My mom always told me, “don’t put all of your eggs in one basket.” A head-scratcher for sure, it took me at least until I was, oh, six or seven, to start to understand what this cryptic phrase had to do with me! Having never gathered eggs myself, I had no idea what this meant.
The “eggs” I’m talking about today are our online relationships: our access to people, how we communicate with them, and how we relate to them in general.
These days a lot of us have all of our eggs in the Facebook basket, and it’s dangerous to do so. Facebook is the largest platform out there: all of our church members are there, all of our friends, people we’ve met at conferences and on vacation… it seems to be the one-stop shop if we want to be in touch with as many people as possible. So why would it be dangerous to have all our “eggs” there? And what’s the alternative?
1. Facebook Might Go Away
Balderdash, you say!! How could something as huge, as dominant, as pervasive as Facebook simply go away?
Well, empires rise and fall. I say this to all of you who still have a MySpace profile, shop from the Sears catalog, and hope to once again dine at Steak and Ale. However unlikely it seems today, Facebook might quickly succumb to the forces that take down all empires.
You may have noticed that social media companies of all types are coming under increasing scrutiny by the world’s governments.
I mean, yeah, this is unlikely, at least in the time you would have to make connections to people through other electronic media. But relying on Facebook as your primary medium for ministry is risky, and what applies to Facebook applies to all of social media. It hasn’t been around for very long, and who knows, it might not last very long either.
Why not build something more permanent?
Takeaway: your email list belongs to you, and though empires may rise and fall, properly backed up email lists are forever.
2. Social Media Does What It Wants
I remember when it was all bursting forth (yes, I’m an early adopter, and I’m proud of it!). I remember when you could post your status update and others would see it. Likewise, when others posted, I could see theirs as well. It was cool back then, in the early days.
But you’ve likely noticed that this is not the case anymore. All the social media platforms send you what they want you to see. An algorithm is in charge.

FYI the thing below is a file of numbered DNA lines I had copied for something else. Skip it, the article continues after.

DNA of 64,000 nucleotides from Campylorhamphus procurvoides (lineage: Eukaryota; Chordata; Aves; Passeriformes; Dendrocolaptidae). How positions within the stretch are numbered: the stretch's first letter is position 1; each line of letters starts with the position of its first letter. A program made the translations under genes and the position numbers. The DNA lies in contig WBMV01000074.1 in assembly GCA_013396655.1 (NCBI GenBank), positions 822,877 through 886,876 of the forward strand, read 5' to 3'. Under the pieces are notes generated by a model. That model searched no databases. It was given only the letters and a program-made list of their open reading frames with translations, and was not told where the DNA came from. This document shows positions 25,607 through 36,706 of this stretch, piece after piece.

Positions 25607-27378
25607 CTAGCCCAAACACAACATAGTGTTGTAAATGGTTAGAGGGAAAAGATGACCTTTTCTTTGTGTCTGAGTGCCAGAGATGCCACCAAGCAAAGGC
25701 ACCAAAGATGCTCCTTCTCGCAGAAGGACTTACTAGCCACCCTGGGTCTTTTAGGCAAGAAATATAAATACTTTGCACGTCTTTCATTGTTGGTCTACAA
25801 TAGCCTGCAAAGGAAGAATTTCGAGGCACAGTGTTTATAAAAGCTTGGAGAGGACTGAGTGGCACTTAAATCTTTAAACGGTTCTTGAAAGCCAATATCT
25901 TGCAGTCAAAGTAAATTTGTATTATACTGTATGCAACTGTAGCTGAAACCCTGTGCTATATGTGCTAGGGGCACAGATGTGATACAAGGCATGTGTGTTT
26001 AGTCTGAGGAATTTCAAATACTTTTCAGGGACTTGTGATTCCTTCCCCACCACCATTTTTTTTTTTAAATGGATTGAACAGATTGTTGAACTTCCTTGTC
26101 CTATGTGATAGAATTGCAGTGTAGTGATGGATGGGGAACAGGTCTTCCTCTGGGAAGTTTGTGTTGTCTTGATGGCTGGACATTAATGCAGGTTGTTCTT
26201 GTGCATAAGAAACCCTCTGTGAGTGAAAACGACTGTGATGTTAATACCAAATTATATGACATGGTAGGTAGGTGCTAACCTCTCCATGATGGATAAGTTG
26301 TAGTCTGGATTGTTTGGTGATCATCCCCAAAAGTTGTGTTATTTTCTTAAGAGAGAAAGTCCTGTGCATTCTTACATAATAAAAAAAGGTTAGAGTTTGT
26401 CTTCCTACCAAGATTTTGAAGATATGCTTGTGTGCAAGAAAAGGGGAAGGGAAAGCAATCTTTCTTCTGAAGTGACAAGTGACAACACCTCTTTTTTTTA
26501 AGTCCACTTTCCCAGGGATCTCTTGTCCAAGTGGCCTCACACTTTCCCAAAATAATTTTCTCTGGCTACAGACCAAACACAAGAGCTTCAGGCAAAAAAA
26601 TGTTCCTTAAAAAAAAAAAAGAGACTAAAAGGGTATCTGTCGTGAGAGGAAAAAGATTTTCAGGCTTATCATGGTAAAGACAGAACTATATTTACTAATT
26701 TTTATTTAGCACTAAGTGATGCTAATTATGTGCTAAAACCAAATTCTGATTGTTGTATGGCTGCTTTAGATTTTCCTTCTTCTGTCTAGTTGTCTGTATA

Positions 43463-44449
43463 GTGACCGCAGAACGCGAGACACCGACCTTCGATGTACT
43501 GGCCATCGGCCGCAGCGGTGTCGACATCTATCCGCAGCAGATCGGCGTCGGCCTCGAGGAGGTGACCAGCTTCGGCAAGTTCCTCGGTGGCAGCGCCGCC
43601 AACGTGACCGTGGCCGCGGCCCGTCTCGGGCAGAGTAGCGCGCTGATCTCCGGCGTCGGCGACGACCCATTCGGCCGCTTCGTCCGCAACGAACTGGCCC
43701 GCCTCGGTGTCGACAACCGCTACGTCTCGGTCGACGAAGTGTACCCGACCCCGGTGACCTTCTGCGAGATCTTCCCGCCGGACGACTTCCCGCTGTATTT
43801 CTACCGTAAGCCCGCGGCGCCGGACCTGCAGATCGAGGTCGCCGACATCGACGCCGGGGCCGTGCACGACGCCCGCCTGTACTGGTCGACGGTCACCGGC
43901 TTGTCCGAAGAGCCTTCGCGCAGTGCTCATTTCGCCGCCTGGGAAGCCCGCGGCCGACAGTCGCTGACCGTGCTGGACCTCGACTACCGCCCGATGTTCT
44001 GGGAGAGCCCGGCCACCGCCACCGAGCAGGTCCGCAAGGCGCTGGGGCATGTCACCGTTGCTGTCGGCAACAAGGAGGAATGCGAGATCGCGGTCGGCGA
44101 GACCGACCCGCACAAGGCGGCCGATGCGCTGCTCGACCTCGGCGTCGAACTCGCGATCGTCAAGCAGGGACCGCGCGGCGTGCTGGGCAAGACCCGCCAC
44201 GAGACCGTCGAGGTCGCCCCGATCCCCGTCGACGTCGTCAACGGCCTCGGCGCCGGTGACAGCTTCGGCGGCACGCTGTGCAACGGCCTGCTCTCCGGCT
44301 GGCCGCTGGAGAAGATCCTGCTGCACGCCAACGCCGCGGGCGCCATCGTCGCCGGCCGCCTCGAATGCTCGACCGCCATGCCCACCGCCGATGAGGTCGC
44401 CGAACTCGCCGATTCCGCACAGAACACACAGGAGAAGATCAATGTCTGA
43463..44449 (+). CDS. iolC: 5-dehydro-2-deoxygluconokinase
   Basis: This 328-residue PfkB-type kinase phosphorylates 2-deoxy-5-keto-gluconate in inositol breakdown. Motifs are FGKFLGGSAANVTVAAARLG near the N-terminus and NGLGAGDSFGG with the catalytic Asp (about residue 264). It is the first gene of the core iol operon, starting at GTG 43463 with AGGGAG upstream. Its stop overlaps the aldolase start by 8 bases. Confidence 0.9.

The algorithm really doesn’t have your best interests in mind, and here’s why: all platforms that make their money off of advertising don’t want you to leave. That’s right, they want you to hang around as long as you possibly can. Why? Because the more you stay, the more advertising revenue they can earn. The algorithm has perfected this.
I’ve noticed lately that when I post a link to another website, I get very few “likes” and “shares.” Perhaps it’s because among my almost-2000-friends, NO ONE is aligned with my tastes and preferences. OR, it’s because unless that link is demoted and deemphasized, you’re likely to read it, and therefore leave the social media platform you’re on. And even if you leave for a minute or two, that’s lost revenue for them.
If you don’t believe me, try it out and let me know how it goes.
Another thing to beware of: social media companies are always shifting priorities. A couple of years ago, Facebook Live was heavily promoted within the platform. Not anymore. Today Facebook is promoting Groups. This will no doubt change as well.
In short: that list of people you’ve cultivated on social media for all these years? It doesn’t belong to you, and it can’t be counted on to serve either you or your congregation.
Takeaway: because your email list belongs to you, it is not subject to the whims of algorithms, profit motives, and changing corporate priorities.
3. Social Media Has Become “Pay-to-Play”
Five years ago, I remember we talked a lot about “organic reach.” This is how we described how it was possible to reach a lot of people with our message through best-practices, keywording, hashtags, asking others to retweet, etc. It was possible to make a video that would go viral under the right circumstances. While we still see some examples of how this can be accomplished, it’s much more difficult today.
Why? Because social media platforms are businesses, and they have found that we are willing to pay to be seen. If you post an announcement to your church’s online event, even those who follow your church’s page will probably not see it. If you “boost” your announcement by putting some cash into the equation, they’re much more likely to.
Now, don’t get me wrong: I’m a huge fan of social media ads, and for all the reasons we hate the way privacy is endangered by them, they’re an excellent way to reach people with your message. But it’s pretty safe to say that there’s no such thing as “organic reach” anymore.
Takeaway: your emails go to the people you want to see them.
Email is not perfect, for sure. One must follow best practices so that emails don’t get caught in SPAM filters, relegated to the “newsletters” tab in Gmail, or sent to folks that haven’t checked their email in months. Some say that people under the age of 30 don’t use email at all (I’m not sure about that, but whatever). Even still, your email list is something you own, and it will not be blown away by the winds of changing corporate priorities.
If you find yourself putting all of your ministry eggs into one social media basket, it’s time to pay attention to email once again. Put similar energy into building your email lists and keep them fresh. All your hard will certainly pay off.